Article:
The changes to the symbiont bacteria can alter brain function sufficiently to cause depression, anxiety, irritable bowel syndrome, autism, ASD, and altered brain function, personality and pain perception. These are deeply fundamental changes to “who we are” and are representative of the level of influence that the gut symbionts have on our function.

The “rock paper scissors” explanation should also illustrate why researching specific cause-effect/double blind mechanisms are so challenging in this system, as unless the third variable is controlled for (and it often cannot be) the results may be more inconsistent that they would be in a simpler system.

This functional trifecta is one of the reasons why in my clinic, if I recommend an exercise and a dietary change and the patient immediately becomes resistant and “whiney” about making the changes, I record the resistance as a symptom and try to show the patient how their feelings are in fact potential confirmation of this functional system at work!

References:

Modulation of Intestinal Microbiota by the Probiotic VSL#3 Resets Brain Gene Expression and Ameliorates the Age-Related Deficit in LTP.

Distrutti E, O’Reilly JA, McDonald C, Cipriani S, Renga B, Lynch MA, Fiorucci S.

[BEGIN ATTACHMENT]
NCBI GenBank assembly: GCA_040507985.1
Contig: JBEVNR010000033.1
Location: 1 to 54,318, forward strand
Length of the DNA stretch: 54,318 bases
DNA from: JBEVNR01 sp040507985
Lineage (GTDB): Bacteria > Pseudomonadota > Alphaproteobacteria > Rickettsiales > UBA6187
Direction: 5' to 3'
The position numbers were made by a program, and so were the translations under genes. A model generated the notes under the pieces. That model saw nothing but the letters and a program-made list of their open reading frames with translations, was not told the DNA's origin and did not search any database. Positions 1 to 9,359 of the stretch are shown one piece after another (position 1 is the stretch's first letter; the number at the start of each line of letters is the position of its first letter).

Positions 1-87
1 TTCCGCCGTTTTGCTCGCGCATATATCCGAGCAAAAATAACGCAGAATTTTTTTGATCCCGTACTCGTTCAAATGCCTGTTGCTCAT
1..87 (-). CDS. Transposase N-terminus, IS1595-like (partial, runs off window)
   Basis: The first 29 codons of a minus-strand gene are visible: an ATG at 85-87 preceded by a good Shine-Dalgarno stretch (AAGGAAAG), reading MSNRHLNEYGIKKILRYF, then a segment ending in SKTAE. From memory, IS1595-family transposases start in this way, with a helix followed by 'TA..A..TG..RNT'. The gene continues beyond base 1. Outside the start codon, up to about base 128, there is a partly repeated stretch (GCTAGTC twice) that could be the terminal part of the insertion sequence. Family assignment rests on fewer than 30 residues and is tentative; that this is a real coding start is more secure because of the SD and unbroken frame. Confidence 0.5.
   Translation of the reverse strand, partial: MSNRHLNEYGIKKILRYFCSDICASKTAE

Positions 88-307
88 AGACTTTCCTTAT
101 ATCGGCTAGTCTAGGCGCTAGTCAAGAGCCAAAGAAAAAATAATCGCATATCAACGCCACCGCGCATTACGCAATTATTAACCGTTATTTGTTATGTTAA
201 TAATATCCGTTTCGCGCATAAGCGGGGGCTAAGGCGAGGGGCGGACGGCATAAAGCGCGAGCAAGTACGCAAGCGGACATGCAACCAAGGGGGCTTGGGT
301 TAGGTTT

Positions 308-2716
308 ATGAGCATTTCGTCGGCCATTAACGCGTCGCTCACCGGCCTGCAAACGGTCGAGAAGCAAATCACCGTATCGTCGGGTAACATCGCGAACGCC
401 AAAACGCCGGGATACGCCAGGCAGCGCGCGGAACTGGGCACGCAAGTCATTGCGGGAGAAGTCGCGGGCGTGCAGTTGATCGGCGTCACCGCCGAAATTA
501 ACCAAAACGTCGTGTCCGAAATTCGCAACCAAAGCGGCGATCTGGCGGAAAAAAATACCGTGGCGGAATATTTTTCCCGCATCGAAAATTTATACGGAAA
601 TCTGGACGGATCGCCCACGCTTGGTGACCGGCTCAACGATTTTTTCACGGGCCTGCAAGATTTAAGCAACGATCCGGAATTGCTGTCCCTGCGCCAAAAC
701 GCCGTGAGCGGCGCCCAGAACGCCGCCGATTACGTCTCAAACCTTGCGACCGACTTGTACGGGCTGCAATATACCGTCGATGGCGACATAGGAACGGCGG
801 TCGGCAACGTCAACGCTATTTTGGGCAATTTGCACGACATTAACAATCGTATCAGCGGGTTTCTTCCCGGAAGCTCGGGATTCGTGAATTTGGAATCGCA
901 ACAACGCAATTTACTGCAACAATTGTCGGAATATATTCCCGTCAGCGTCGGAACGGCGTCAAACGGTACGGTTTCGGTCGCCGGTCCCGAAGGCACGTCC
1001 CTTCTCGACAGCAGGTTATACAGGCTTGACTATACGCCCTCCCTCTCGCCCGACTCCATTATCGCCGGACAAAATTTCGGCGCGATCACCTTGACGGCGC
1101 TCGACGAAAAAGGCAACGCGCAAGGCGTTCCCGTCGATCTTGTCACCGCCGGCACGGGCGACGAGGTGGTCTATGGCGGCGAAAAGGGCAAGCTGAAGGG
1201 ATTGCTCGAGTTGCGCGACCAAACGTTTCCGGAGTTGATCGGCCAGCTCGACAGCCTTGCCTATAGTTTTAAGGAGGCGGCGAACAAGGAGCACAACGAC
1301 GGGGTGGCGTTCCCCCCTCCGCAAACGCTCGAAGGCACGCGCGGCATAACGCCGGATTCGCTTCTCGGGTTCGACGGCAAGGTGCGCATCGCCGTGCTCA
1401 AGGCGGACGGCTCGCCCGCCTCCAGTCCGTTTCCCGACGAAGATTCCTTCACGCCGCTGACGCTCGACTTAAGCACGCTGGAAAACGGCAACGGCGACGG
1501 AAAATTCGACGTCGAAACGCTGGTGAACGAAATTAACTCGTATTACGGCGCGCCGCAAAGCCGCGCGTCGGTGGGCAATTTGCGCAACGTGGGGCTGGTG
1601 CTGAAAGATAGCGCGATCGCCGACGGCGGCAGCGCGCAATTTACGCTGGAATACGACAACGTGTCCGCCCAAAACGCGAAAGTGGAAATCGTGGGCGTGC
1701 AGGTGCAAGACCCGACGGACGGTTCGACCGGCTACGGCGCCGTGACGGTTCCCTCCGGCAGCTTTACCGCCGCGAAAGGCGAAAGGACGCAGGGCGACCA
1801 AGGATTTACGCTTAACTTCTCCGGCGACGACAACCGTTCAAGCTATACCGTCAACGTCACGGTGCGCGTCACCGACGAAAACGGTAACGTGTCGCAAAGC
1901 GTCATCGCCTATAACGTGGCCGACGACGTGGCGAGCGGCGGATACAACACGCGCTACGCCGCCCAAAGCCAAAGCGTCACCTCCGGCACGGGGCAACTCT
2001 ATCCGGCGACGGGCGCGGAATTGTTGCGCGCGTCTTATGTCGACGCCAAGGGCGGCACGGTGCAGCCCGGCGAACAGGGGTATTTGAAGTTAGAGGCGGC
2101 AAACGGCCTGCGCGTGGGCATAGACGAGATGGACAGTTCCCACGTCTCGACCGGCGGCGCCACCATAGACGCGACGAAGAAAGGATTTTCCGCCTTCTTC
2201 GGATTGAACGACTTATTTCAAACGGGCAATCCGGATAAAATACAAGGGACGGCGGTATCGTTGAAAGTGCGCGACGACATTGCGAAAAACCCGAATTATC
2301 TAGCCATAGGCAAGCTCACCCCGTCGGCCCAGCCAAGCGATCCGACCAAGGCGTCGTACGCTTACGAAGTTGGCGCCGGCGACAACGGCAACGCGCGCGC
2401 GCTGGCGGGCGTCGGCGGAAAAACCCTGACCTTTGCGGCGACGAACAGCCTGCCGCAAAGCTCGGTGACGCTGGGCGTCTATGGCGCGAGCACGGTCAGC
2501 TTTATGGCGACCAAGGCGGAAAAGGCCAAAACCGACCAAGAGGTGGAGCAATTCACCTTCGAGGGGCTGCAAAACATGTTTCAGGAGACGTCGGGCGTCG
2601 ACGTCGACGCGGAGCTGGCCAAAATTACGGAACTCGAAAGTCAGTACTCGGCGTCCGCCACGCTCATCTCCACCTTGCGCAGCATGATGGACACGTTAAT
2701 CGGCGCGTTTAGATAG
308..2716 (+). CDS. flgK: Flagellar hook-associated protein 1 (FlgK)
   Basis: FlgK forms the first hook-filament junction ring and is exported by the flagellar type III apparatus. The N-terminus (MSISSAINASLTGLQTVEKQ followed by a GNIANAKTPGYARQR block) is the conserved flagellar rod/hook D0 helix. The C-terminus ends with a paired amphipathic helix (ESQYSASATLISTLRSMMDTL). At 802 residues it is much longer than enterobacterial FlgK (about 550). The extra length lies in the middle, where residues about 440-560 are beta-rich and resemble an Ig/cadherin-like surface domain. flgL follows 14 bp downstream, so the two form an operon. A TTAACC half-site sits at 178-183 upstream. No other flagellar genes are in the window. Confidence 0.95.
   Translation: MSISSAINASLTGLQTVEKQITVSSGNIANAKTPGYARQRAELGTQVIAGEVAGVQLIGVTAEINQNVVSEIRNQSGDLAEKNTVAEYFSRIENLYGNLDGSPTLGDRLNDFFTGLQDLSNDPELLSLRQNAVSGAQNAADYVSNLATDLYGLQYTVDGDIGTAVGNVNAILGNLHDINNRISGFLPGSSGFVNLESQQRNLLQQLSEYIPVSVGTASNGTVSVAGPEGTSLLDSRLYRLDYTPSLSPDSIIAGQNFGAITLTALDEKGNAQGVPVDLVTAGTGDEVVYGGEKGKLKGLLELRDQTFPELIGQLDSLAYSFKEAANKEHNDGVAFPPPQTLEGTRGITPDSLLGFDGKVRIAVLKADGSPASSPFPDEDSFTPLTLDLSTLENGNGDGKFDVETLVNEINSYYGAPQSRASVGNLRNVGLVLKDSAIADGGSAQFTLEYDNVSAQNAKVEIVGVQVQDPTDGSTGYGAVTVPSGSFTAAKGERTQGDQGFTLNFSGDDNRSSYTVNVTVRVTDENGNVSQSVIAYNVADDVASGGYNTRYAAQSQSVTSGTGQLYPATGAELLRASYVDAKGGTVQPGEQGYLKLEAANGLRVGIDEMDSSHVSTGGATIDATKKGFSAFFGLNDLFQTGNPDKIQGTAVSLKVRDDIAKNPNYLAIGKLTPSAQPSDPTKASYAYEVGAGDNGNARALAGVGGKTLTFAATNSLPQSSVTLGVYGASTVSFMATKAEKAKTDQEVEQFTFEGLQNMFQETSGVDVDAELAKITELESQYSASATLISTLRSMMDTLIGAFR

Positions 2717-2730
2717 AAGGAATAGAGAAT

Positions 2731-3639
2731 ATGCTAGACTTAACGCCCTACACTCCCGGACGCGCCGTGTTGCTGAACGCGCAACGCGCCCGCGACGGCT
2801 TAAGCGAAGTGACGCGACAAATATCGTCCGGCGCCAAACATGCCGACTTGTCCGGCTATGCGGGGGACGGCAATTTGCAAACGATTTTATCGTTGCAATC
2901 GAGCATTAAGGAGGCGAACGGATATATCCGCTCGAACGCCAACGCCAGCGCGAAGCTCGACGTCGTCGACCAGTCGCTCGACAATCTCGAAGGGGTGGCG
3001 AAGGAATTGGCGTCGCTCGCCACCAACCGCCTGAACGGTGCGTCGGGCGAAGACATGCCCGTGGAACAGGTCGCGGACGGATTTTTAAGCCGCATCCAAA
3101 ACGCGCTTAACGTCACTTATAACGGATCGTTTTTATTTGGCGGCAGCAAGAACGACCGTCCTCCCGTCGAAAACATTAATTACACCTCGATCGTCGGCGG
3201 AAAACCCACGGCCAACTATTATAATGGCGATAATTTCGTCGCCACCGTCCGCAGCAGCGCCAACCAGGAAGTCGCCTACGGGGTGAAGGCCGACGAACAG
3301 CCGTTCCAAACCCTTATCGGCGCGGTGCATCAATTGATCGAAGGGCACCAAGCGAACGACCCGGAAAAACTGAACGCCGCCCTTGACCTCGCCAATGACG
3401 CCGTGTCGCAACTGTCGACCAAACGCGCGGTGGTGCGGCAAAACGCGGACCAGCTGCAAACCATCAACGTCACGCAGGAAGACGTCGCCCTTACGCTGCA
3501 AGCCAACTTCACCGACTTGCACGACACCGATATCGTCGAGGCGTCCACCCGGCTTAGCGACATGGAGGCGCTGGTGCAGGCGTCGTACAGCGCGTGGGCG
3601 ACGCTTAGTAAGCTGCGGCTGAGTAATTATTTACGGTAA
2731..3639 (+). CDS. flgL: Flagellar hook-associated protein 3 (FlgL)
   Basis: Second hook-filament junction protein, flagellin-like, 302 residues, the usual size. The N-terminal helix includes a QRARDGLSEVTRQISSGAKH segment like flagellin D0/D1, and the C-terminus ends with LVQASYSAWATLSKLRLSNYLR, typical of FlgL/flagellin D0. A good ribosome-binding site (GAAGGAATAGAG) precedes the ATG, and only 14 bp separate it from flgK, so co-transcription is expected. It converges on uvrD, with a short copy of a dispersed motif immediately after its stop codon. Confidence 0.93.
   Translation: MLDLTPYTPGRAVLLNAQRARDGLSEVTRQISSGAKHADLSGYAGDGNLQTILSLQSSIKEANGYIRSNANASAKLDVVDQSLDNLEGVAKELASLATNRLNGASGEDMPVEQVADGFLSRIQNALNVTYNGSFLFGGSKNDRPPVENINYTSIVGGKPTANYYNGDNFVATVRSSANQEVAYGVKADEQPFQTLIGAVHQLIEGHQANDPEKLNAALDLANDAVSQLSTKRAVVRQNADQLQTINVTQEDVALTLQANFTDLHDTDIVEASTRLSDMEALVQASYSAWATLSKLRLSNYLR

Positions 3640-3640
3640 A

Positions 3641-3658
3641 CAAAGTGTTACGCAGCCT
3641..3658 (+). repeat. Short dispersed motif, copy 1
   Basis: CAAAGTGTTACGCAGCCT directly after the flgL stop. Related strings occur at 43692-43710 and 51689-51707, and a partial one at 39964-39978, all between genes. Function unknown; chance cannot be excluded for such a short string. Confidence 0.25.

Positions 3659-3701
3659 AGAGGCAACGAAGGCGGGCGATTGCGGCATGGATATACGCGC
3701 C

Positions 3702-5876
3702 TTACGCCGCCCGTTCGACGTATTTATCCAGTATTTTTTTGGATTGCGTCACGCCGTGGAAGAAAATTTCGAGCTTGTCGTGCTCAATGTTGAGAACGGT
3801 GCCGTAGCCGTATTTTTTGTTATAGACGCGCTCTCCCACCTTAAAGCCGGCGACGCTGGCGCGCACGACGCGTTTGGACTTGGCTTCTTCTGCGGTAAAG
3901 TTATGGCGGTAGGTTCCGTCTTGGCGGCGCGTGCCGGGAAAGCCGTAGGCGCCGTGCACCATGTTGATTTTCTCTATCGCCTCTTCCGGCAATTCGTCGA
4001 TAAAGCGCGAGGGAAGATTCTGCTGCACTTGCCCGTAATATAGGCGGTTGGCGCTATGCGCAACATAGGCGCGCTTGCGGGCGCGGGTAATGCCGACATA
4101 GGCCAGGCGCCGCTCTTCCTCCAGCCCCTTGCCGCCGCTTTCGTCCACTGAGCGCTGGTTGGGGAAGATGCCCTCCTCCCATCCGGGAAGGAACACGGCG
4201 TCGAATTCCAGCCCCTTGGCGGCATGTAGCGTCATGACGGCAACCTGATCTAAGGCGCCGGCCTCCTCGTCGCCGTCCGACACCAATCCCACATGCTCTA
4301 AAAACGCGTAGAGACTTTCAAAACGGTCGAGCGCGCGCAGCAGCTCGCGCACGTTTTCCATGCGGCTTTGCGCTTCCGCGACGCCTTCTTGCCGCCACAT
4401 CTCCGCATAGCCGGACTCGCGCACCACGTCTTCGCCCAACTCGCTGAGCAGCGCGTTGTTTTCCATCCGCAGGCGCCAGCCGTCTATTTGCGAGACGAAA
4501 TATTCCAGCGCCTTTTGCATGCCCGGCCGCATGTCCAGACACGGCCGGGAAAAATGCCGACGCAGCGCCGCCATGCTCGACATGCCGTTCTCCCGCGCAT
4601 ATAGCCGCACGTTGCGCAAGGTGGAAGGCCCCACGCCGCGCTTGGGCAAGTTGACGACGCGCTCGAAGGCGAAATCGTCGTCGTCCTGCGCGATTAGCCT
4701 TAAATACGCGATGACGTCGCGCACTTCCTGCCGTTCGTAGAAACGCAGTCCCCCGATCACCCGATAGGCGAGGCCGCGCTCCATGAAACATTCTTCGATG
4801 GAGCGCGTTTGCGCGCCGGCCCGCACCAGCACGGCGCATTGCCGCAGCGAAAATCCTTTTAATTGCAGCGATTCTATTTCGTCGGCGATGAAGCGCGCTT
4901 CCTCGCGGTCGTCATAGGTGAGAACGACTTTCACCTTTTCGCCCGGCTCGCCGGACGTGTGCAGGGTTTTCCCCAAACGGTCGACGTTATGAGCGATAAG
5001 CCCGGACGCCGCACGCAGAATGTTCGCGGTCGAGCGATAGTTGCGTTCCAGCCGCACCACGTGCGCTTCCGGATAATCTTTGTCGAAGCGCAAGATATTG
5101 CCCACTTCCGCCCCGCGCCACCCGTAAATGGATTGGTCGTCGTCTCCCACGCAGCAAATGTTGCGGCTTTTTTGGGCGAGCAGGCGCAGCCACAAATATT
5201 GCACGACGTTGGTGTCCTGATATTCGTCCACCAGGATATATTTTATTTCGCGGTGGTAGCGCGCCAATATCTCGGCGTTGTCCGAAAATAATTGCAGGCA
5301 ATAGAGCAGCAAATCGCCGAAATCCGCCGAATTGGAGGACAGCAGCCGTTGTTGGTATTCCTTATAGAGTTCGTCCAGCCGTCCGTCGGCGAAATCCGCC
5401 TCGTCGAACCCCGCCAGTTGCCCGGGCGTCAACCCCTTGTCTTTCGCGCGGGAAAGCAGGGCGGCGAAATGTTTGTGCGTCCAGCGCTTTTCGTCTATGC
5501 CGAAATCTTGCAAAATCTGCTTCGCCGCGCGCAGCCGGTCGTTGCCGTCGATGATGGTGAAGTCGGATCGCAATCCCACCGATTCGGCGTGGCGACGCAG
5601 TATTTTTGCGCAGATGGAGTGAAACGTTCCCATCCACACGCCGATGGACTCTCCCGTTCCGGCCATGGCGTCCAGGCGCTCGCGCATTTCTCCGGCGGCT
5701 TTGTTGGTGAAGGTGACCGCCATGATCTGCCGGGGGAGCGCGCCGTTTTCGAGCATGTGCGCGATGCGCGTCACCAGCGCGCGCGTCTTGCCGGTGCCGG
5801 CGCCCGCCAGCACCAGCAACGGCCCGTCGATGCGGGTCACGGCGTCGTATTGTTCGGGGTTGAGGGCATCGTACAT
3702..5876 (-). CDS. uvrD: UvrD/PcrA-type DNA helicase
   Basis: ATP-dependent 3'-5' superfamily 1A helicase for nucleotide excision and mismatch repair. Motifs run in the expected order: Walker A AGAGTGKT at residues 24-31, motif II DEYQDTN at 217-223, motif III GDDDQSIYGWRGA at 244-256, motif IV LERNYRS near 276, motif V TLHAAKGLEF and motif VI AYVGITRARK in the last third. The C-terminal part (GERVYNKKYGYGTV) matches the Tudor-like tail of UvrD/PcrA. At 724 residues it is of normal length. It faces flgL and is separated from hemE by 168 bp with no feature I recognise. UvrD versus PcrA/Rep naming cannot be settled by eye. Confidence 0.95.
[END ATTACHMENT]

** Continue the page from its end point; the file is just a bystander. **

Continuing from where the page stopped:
PLoS One. 2014 Sep 9;9(9):e106503. doi: 10.1371/journal.pone.0106503. eCollection 2014.

PMID:
25202975
[PubMed – in process]

Free Article

2.

Gut microbiota, the pharmabiotics they produce and host health.

Patterson E, Cryan JF, Fitzgerald GF, Ross RP, Dinan TG, Stanton C.

Proc Nutr Soc. 2014 Sep 8:1-13. [Epub ahead of print]

PMID:
25196939
[PubMed – as supplied by publisher]
3.

Probiotics normalize the gut-brain-microbiota axis in immunodeficient mice.

Smith CJ, Emge JR, Berzins K, Lung L, Khamishon R, Shah P, Rodrigues DM, Sousa AJ, Reardon C, Sherman PM, Barrett KE, Gareau MG.

Am J Physiol Gastrointest Liver Physiol. 2014 Sep 4. pii: ajpgi.00238.2014. [Epub ahead of print]

PMID:
25190473
[PubMed – as supplied by publisher]
4.

Obese-type Gut Microbiota Induce Neurobehavioral Changes in the Absence of Obesity.

Bruce-Keller AJ, Salbaum JM, Luo M, Blanchard E 4th, Taylor CM, Welsh DA, Berthoud HR.

Biol Psychiatry. 2014 Jul 18. pii: S0006-3223(14)00520-4. doi: 10.1016/j.biopsych.2014.07.012. [Epub ahead of print]

PMID:
25173628
[PubMed – as supplied by publisher]
5.

Enteric Bacterial Metabolites Propionic and Butyric Acid Modulate Gene Expression, Including CREB-Dependent Catecholaminergic Neurotransmission, in PC12 Cells – Possible Relevance to Autism Spectrum Disorders.

Nankova BB, Agarwal R, MacFabe DF, La Gamma EF.

PLoS One. 2014 Aug 29;9(8):e103740. doi: 10.1371/journal.pone.0103740. eCollection 2014.

PMID:
25170769
[PubMed – in process]

Free PMC Article

6.

Altered brain-gut axis in autism: Comorbidity or causative mechanisms?

Mayer EA, Padua D, Tillisch K.

Bioessays. 2014 Oct;36(10):933-9. doi: 10.1002/bies.201400075. Epub 2014 Aug 22.

PMID:
25145752
[PubMed – in process]
7.